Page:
I will be sending a quick Web Tip to you on the first Wednesday of each month. The tip will be short, important to know and easy to implement.
Picture This - Alt and Title Attributes
Alt stands for alternative text and is used to provide alternative information for an image if a visitor cannot view it for some reason. Reasons can include: browsers that cannot display images or have image display disabled, or visitors who use screen readers.
Alt text guidelines:
- Alt text should be relatively short, useful and relevant information to anyone not seeing the image.
- For purely decorative images, leave it blank. (
- If an image contains text, the alt text should be the same as that text (especially important when images are used for navigation links).
The alt attribute is sometimes misused for search engine optimization. Some people try stuffing the alt text with keywords. This questionable practice reads as SPAM and can get your site banned at worst, ignored at best.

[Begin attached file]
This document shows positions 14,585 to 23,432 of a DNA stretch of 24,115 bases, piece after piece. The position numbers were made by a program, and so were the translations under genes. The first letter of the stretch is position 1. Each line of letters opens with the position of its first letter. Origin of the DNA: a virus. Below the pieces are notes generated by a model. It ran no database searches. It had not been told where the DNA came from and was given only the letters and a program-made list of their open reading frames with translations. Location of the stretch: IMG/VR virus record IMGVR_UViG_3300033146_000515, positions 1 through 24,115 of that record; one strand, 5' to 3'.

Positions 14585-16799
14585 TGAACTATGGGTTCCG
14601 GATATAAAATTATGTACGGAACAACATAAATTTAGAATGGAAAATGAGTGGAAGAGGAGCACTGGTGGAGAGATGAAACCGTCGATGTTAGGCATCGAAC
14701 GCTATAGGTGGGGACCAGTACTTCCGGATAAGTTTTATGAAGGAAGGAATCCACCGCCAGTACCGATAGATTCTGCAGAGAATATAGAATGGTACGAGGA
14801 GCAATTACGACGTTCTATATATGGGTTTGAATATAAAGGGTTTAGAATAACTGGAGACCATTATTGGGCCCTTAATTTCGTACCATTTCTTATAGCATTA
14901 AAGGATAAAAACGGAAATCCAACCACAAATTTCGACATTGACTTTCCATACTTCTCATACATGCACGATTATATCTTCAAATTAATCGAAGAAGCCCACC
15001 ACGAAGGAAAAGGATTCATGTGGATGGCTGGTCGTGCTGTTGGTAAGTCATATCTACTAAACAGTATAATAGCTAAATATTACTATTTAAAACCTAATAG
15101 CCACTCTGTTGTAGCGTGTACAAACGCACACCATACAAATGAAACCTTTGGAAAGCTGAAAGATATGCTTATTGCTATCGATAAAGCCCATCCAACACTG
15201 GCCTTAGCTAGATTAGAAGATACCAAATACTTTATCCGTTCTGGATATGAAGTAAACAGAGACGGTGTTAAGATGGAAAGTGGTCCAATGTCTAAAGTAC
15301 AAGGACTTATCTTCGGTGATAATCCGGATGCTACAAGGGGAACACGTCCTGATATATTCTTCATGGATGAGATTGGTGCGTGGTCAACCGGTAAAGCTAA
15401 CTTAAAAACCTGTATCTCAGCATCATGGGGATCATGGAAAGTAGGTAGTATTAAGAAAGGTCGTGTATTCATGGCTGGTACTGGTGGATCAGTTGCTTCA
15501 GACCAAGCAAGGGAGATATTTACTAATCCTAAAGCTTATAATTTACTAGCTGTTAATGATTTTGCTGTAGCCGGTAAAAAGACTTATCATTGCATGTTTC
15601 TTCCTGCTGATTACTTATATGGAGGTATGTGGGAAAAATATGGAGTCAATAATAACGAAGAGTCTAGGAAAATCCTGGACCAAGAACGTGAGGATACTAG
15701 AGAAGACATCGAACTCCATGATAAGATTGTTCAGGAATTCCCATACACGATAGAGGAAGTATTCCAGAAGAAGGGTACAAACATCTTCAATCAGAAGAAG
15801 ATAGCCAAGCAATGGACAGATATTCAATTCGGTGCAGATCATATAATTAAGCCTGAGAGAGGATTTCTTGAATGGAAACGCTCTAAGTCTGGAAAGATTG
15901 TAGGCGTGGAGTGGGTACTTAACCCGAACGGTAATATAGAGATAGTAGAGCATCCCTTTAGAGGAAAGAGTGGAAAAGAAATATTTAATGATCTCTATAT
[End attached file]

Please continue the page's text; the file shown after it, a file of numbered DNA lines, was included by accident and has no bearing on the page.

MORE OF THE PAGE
Earlier versions of Internet Explorer (prior to version 9) will display the alt text when hovering over images. This is known as a "tooltip." However the alt attribute was not meant to be used as a tooltip and most other browsers don't show them at all. So here is a tooltip tip - to create a tooltip for an image, use the title attribute.
For an example of what the HTML code would look like - here is what the code might look like for my signature image below:
<img src="Images/Annette.gif" alt="Annette" title="Annette">
There are many good reasons to use the alt and title attributes for a better user experience, the best being Web Accessibility. There will be more about Web Accessibility in my next newsletter scheduled in two weeks.